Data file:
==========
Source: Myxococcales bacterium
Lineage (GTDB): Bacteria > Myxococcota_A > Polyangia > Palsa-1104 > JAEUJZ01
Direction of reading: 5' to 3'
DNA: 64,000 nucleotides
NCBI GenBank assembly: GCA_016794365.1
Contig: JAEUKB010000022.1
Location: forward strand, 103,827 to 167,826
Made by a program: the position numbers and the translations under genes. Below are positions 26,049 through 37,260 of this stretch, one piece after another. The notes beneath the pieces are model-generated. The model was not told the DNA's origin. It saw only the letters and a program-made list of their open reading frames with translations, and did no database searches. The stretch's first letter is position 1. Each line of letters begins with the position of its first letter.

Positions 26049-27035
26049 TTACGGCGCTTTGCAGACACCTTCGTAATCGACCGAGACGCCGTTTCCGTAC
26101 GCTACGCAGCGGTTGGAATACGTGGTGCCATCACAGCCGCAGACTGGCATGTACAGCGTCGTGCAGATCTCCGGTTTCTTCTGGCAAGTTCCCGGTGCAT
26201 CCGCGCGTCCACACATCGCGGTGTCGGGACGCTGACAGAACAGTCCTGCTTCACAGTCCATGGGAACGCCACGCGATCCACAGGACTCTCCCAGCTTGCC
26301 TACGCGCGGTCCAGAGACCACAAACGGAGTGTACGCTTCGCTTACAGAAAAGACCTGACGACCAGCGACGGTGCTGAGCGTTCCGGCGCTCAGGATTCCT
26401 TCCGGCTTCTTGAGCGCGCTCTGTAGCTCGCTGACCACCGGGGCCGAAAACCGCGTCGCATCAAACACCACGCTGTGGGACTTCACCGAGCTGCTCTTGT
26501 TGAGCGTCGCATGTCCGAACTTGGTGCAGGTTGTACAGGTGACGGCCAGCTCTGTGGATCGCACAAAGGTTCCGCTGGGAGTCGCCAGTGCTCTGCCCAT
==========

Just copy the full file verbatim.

Source: Myxococcales bacterium
Lineage (GTDB): Bacteria > Myxococcota_A > Polyangia > Palsa-1104 > JAEUJZ01
Direction of reading: 5' to 3'
DNA: 64,000 nucleotides
NCBI GenBank assembly: GCA_016794365.1
Contig: JAEUKB010000022.1
Location: forward strand, 103,827 to 167,826
Made by a program: the position numbers and the translations under genes. Below are positions 26,049 through 37,260 of this stretch, one piece after another. The notes beneath the pieces are model-generated. The model was not told the DNA's origin. It saw only the letters and a program-made list of their open reading frames with translations, and did no database searches. The stretch's first letter is position 1. Each line of letters begins with the position of its first letter.

Positions 26049-27035
26049 TTACGGCGCTTTGCAGACACCTTCGTAATCGACCGAGACGCCGTTTCCGTAC
26101 GCTACGCAGCGGTTGGAATACGTGGTGCCATCACAGCCGCAGACTGGCATGTACAGCGTCGTGCAGATCTCCGGTTTCTTCTGGCAAGTTCCCGGTGCAT
26201 CCGCGCGTCCACACATCGCGGTGTCGGGACGCTGACAGAACAGTCCTGCTTCACAGTCCATGGGAACGCCACGCGATCCACAGGACTCTCCCAGCTTGCC
26301 TACGCGCGGTCCAGAGACCACAAACGGAGTGTACGCTTCGCTTACAGAAAAGACCTGACGACCAGCGACGGTGCTGAGCGTTCCGGCGCTCAGGATTCCT
26401 TCCGGCTTCTTGAGCGCGCTCTGTAGCTCGCTGACCACCGGGGCCGAAAACCGCGTCGCATCAAACACCACGCTGTGGGACTTCACCGAGCTGCTCTTGT
26501 TGAGCGTCGCATGTCCGAACTTGGTGCAGGTTGTACAGGTGACGGCCAGCTCTGTGGATCGCACAAAGGTTCCGCTGGGAGTCGCCAGTGCTCTGCCCAT